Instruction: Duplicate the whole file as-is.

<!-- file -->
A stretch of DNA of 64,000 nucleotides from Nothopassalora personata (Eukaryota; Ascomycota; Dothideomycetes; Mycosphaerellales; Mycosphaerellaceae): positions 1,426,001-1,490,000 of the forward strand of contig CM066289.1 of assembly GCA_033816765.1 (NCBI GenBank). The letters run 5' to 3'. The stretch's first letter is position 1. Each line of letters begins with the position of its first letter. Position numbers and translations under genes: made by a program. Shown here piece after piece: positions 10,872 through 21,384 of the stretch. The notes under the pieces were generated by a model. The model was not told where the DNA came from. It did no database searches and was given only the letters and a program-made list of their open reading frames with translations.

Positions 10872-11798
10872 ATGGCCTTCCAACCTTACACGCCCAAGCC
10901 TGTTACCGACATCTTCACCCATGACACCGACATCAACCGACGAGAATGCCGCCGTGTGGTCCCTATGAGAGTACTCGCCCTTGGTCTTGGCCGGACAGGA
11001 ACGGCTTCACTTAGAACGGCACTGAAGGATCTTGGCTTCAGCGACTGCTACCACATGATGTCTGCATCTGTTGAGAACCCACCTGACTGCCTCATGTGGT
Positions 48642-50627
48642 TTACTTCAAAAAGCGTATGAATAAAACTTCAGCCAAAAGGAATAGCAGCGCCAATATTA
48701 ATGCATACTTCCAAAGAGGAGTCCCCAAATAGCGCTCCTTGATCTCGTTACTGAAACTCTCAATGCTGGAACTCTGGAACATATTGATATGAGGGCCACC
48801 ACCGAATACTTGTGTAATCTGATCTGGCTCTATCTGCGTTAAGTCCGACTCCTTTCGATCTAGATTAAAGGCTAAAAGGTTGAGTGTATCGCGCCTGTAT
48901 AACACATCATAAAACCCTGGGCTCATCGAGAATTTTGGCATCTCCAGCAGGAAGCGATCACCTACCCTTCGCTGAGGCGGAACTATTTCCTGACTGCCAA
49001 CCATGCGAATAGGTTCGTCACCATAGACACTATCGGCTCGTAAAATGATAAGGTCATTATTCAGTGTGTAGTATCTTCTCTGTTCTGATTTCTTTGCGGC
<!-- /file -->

A stretch of DNA of 64,000 nucleotides from Nothopassalora personata (Eukaryota; Ascomycota; Dothideomycetes; Mycosphaerellales; Mycosphaerellaceae): positions 1,426,001-1,490,000 of the forward strand of contig CM066289.1 of assembly GCA_033816765.1 (NCBI GenBank). The letters run 5' to 3'. The stretch's first letter is position 1. Each line of letters begins with the position of its first letter. Position numbers and translations under genes: made by a program. Shown here piece after piece: positions 10,872 through 21,384 of the stretch. The notes under the pieces were generated by a model. The model was not told where the DNA came from. It did no database searches and was given only the letters and a program-made list of their open reading frames with translations.

Positions 10872-11798
10872 ATGGCCTTCCAACCTTACACGCCCAAGCC
10901 TGTTACCGACATCTTCACCCATGACACCGACATCAACCGACGAGAATGCCGCCGTGTGGTCCCTATGAGAGTACTCGCCCTTGGTCTTGGCCGGACAGGA
11001 ACGGCTTCACTTAGAACGGCACTGAAGGATCTTGGCTTCAGCGACTGCTACCACATGATGTCTGCATCTGTTGAGAACCCACCTGACTGCCTCATGTGGT
Positions 48642-50627
48642 TTACTTCAAAAAGCGTATGAATAAAACTTCAGCCAAAAGGAATAGCAGCGCCAATATTA
48701 ATGCATACTTCCAAAGAGGAGTCCCCAAATAGCGCTCCTTGATCTCGTTACTGAAACTCTCAATGCTGGAACTCTGGAACATATTGATATGAGGGCCACC
48801 ACCGAATACTTGTGTAATCTGATCTGGCTCTATCTGCGTTAAGTCCGACTCCTTTCGATCTAGATTAAAGGCTAAAAGGTTGAGTGTATCGCGCCTGTAT
48901 AACACATCATAAAACCCTGGGCTCATCGAGAATTTTGGCATCTCCAGCAGGAAGCGATCACCTACCCTTCGCTGAGGCGGAACTATTTCCTGACTGCCAA
49001 CCATGCGAATAGGTTCGTCACCATAGACACTATCGGCTCGTAAAATGATAAGGTCATTATTCAGTGTGTAGTATCTTCTCTGTTCTGATTTCTTTGCGGC